The underdog shows spirit

Five-wicket man Rudi van Vuuren has just dismissed Michael Vaughan, caught by Louis Burger.-— Pic. REUTERS

Unfancied, they might be, yet the spirited Namibians gave the fancied Englishmen a real scare.

WONDER what must have gone through Nasser Hussain's mind as he watched the proceedings from the dressing room. It must have been difficult.

On a bleak, murky day, when the sun hid behind the clouds, his side was on the verge of an embarrassing setback in a World Cup game. Yet skipper Hussain, down with a stiff neck that ruled him out of the contest, was helpless.

Indeed, the Namibian chase was very much on, and rather incredibly, the minnows, at one stage, appeared like pulling it off. Unfancied, they might be, yet the spirited Africans were giving the fancied Englishmen a real scare.

When Jan-Berry Burger, a 21-year-old student from Stellenbosch University and Danie Keulder, belting the ball around the park, raised 97 for the third wicket in just 108 balls, the victory target of 273 appeared well in sight of Namibia at Port Elizabeth.

To make matters more worrying for the Englishmen, dark clouds hovered around, and at this point Namibia were actually ahead on the Duckworth and Lewis method for rain-affected matches.

Having already forfeited four full points to Zimbabwe, a defeat at the hands of lowly Namibia would have spelt disaster for England, almost certainly ruling it out of the Super Six. It was crunch time.

England, led by Alec Stewart for this match, finally managed to wriggle out of a tight corner, mainly due to the inexperience in the Namibian line-up, winning the group `A' game by 55 runs, Namibia ending at 217 for nine.

Full marks to the World Cup debutant though for a lion-hearted display. And on this day, there were no bigger heroes for Namibia than opener and Man of the Match Jan Burger, whose 86-ball 85, included some fierce strokes, that rattled the England bowling and fielding, and paceman Rudi van Vuuren, whose persistent bowling had fetched him five wickets earlier in the day, putting the skids on England.

Burger struck 10 scorching boundaries, greeted seamer Craig White's introduction into the attack with a huge six, and a battle was on.

It was inspired batting, there was a goodly crowd on hand to cheer him, and he did expose the inadequacies in the English attack, especially in the middle overs, where the likes of Ronnie Irani surface.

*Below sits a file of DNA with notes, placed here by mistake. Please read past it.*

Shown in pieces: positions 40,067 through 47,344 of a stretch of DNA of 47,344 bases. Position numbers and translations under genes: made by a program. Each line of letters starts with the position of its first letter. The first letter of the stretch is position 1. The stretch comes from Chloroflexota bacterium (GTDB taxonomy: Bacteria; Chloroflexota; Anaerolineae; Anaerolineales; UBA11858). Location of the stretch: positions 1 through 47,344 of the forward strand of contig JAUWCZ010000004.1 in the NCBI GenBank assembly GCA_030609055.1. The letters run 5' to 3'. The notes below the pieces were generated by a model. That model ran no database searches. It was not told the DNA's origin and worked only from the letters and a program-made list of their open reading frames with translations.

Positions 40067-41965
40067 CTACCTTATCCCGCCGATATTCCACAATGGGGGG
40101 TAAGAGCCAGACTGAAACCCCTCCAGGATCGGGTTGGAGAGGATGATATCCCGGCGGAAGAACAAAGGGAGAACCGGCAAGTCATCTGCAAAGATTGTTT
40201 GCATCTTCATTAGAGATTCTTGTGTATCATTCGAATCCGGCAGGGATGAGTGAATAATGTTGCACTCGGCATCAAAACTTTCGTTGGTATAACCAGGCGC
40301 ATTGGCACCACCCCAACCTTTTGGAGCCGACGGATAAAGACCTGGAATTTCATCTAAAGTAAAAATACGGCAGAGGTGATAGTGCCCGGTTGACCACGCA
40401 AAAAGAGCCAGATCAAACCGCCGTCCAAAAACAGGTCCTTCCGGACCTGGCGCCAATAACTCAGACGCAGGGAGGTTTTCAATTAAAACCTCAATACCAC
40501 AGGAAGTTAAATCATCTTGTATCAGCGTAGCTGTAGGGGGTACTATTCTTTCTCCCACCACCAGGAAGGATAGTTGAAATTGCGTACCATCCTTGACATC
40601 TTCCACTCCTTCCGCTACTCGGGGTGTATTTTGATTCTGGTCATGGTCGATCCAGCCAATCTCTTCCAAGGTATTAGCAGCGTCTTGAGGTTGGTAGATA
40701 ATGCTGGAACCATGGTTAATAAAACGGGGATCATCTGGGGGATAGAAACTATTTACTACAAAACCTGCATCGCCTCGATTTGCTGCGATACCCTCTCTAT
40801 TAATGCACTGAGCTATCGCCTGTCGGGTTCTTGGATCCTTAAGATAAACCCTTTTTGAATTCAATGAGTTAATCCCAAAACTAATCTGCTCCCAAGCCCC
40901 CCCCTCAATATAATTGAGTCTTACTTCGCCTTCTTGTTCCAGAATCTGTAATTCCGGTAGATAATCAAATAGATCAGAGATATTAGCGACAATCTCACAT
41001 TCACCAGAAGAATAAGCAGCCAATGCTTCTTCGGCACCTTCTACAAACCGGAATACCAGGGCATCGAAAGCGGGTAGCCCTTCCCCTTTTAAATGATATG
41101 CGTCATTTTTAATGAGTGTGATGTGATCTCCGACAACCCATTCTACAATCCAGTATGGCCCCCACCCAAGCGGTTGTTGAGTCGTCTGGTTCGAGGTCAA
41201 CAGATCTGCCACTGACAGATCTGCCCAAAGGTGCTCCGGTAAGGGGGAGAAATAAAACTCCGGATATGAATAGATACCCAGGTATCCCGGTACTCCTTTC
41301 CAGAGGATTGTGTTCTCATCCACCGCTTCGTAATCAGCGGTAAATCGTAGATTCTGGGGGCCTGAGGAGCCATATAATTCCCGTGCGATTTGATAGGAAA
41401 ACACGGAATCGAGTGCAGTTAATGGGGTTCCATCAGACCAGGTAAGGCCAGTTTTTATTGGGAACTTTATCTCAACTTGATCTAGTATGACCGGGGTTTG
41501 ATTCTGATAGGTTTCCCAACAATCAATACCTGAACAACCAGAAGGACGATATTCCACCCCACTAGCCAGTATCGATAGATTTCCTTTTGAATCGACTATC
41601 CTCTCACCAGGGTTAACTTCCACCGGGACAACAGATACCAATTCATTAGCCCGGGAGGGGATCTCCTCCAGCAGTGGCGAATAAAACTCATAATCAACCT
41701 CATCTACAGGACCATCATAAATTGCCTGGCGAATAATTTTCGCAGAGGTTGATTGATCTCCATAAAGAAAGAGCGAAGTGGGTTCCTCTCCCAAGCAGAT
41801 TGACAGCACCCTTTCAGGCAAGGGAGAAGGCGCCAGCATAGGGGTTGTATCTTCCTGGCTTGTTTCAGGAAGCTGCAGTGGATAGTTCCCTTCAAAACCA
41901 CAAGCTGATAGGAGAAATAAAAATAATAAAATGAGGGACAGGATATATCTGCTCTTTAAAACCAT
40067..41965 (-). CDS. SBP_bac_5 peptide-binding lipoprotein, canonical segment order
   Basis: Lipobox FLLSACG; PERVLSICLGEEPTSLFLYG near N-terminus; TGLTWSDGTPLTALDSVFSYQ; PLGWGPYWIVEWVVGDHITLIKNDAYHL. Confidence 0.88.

A clean striker of the ball, Burger, whose methods with the willow are as refreshing as they are uncomplicated, handled the new-ball pair of Andrew Caddick and James Anderson comfortably, and although the pitch held no threat, it was a creditable effort.

A century beckoned for Burger, but he miscued a short ball from White into cover's hands. At this point, Namibia was 139 in the 29th over, and appeared well on course.

The big-built Keulder essayed some bold strokes and when he, after adding 35 for the fourth wicket with Gavin Murgatroyd, was dismissed going for a desperate second run with the score reading 174, Namibia's chances suffered another blow.

Gerrie Snyman was castled off the next delivery by White and England gradually, wrested the match away from Namibia. Andrew Flintoff and Irani, who castled Murgatroyd, picked up wickets towards the end.

Earlier, after Deon Kotze won the toss and inserted the opposition, the Namibians did manage to make the early inroads, with hefty paceman Rudi van Vuuren, who has represented the country in the rugby World Cup as well, packing off opener Nick Knight and No. 3. Michael Vaughan. He eventually finished with fine figures of five for 43 off 10 overs, coming back strongly towards the end of the English innings.

For England, Marcus Trescothick (58, 66b, eight fours one six) and stand-in captain Alec Stewart (60, 77b, six fours, one six), made valuable runs to put the innings back on track, while Paul Collingwood's 49-ball 38, Craig White's 35 off just 29 deliveries, and useful blows from Flintoff and Ian Blackwell, in the closing stages proved vital for their team.

However, Blackwell injured his back during the game, which meant Vaughan had to double up as the lone spinner in the English attack.

Enduring some uncomfortable moments, England eventually managed to win its second straight game, but it was Namibia that won the hearts on this day. It was a much closer duel than what the 55-run margin would suggest.

The scores:

England: M. Trescothick c L. Burger b A. Burger 58; N. Knight c L. Burger b Van Vuuren 6; M. Vaughan c L. Burger b Van Vuuren 14; A. Stewart c B. Kotze b D. Kotze 60; P. Collingwood c Keulder b Snyman 38; A. Flintoff c Keulder b Snyman 21; I. Blackwell c Van Schoor b Snyman 16; C. White c S. Burger b Van Vuuren 35; R. Irani c D. Kotze b Van Vuuren 12; A. Caddick b Van Vuuren 4; J. Anderson (not out) 0; Extras (lb-1, w-4, nb-3) 8; Total (in 50 overs) 272.

Fall of wickets: 1-26, 2-43, 3-121, 4-159, 5-202, 6-205, 7-242, 8-264, 9-268.

Namibia bowling: Snyman 10-0-69-3, Van Vuuren 10-2-43-5, L. Burger 9-0-45-0, B. Kotze 3-0-24-0, D. Kotze 10-0-35-1, A. Burg<147,2,1>er 2-0-23-1, S. Burger 6-0-32-0.

Namibia: S. Swanepoel c Vaughan b Anderson 8; Jan-Berry Burger c Collingwood b White 85; L. Burger c and b Flintoff 5; D. Keulder (run out) 46; G. Murgatroyd b Irani 24; G. Snyman b White 0; D. Kotze b Flintoff 7; S. Burger c Collingwood b Irani 5; M. Van Schoor (not out) 11; L. Kotze b Irani 0; Van Vuuren (not out) 12; Extras (lb-5, w-6, nb-3) 14; Total (for nine wickets in 50 overs) 217.

Fall of wickets: 1-12, 2-42, 3-139, 4-174, 5-174, 6-188, 7-190, 8-200, 9-200.

England bowling: Caddick 8-2-28-0, Anderson 8-0-44-1, Flintoff 10-2-33-2, White 10-0-46-2, Vaughan 6-0-31-0, Irani 8-0-30-3.